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Does Nerve Sparing Benefit Men With Poor Sexual Function?
Couldn't attend the latest World Meeting on Sexual Medicine (WMSM) in Lisbon? As an ISSM member you can access all plenary lectures from the WMSM on the ISSM University page. You will find several webcasts and PowerPoint presentations on the platform. Log in with your ISSM Member credentials at https://issm.university for unrestricted access!
New Research Examines Transgender Women's Surgical Choices
Nerve sparing prostatectomy may not always benefit men at risk for a positive surgical margin, according to new research in the Journal of Urology.
In a study of 991 men with localized prostate cancer, scientists discovered that among those who had bilateral nerve-sparing procedures, sexual function played an important role in their outcomes.
At a 36-month follow-up point, men who had bilateral surgeries did have better sexual function compared to those who had unilateral or non-nerve sparing procedures. However, the degrees of benefit were better for men who had good sexual function before surgery.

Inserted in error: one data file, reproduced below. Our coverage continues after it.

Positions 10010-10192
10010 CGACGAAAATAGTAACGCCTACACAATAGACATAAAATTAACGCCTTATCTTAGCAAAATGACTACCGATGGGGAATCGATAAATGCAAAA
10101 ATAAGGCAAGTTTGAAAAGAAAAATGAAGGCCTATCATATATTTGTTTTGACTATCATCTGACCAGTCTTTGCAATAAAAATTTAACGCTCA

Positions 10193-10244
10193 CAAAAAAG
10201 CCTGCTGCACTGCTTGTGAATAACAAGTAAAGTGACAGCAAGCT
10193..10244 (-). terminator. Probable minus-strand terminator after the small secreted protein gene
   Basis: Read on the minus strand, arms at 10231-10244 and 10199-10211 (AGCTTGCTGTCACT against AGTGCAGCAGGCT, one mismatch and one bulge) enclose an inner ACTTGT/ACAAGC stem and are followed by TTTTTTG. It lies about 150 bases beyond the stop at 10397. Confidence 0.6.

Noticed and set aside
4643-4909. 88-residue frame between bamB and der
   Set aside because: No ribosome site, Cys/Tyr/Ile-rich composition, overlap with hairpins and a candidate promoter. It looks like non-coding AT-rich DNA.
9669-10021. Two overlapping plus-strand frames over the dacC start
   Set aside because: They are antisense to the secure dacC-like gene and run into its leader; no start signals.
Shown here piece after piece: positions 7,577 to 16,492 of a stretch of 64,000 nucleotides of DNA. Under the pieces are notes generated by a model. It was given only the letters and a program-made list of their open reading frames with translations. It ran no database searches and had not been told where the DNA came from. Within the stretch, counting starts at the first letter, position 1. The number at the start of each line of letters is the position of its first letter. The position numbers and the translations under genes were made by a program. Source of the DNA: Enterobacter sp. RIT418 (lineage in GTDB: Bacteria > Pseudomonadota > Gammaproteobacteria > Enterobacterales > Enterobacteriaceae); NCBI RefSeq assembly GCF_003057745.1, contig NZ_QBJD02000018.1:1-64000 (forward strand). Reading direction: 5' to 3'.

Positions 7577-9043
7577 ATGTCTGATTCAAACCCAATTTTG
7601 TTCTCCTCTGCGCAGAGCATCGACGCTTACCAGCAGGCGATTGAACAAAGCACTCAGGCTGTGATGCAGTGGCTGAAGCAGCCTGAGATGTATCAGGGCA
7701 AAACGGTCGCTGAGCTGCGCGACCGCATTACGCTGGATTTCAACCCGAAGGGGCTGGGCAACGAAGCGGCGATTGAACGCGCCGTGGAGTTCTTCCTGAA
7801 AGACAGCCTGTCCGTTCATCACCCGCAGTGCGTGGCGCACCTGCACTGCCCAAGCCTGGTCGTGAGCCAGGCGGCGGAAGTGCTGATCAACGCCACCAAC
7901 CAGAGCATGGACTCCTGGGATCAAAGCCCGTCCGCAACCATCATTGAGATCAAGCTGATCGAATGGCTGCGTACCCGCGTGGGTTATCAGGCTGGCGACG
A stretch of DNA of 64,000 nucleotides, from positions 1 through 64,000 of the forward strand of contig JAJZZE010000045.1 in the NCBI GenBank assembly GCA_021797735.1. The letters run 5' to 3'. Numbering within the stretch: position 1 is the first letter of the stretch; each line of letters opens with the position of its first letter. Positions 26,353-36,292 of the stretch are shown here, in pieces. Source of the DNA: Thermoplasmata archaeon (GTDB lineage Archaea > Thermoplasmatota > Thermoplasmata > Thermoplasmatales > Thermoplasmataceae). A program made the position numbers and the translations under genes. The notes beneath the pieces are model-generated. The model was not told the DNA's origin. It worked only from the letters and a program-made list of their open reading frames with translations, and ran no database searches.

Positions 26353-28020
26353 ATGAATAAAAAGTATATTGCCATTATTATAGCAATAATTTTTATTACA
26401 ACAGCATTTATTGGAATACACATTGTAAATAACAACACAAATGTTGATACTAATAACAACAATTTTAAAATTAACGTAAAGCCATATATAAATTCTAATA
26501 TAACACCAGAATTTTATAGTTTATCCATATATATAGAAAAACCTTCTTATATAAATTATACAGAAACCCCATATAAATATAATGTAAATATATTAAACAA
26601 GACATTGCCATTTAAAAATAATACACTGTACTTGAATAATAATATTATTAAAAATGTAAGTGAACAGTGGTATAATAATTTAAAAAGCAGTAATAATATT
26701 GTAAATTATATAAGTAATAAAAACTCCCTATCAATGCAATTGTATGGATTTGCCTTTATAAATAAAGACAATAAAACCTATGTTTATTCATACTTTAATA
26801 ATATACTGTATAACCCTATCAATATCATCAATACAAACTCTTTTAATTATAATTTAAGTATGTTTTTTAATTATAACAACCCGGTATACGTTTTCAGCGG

None of the patients studied had positive surgical margins, but the findings "suggest that men with low baseline sexual function who elect radical prostatectomy should be considered for [non-nerve sparing] surgery," the authors wrote.
For more information on the study, please click here.
We're pleased to announce that a new research summary has been posted to the ISSM website.
"Does Depth Matter? Factors Affecting Choice of Vulvoplasty Over Vaginoplasty as Gender-Affirming Genital Surgery for Transgender Women" by David Jiang, MD, et al., was published online in April in the Journal of Sexual Medicine.
This study discusses the reasons why male-to-female transgender patients may opt for vulvoplasty instead of vaginoplasty, patients' satisfaction (or regrets) with their choice, and their thoughts about vulvoplasty as a non-binary surgical option.
Please click here to see the summary.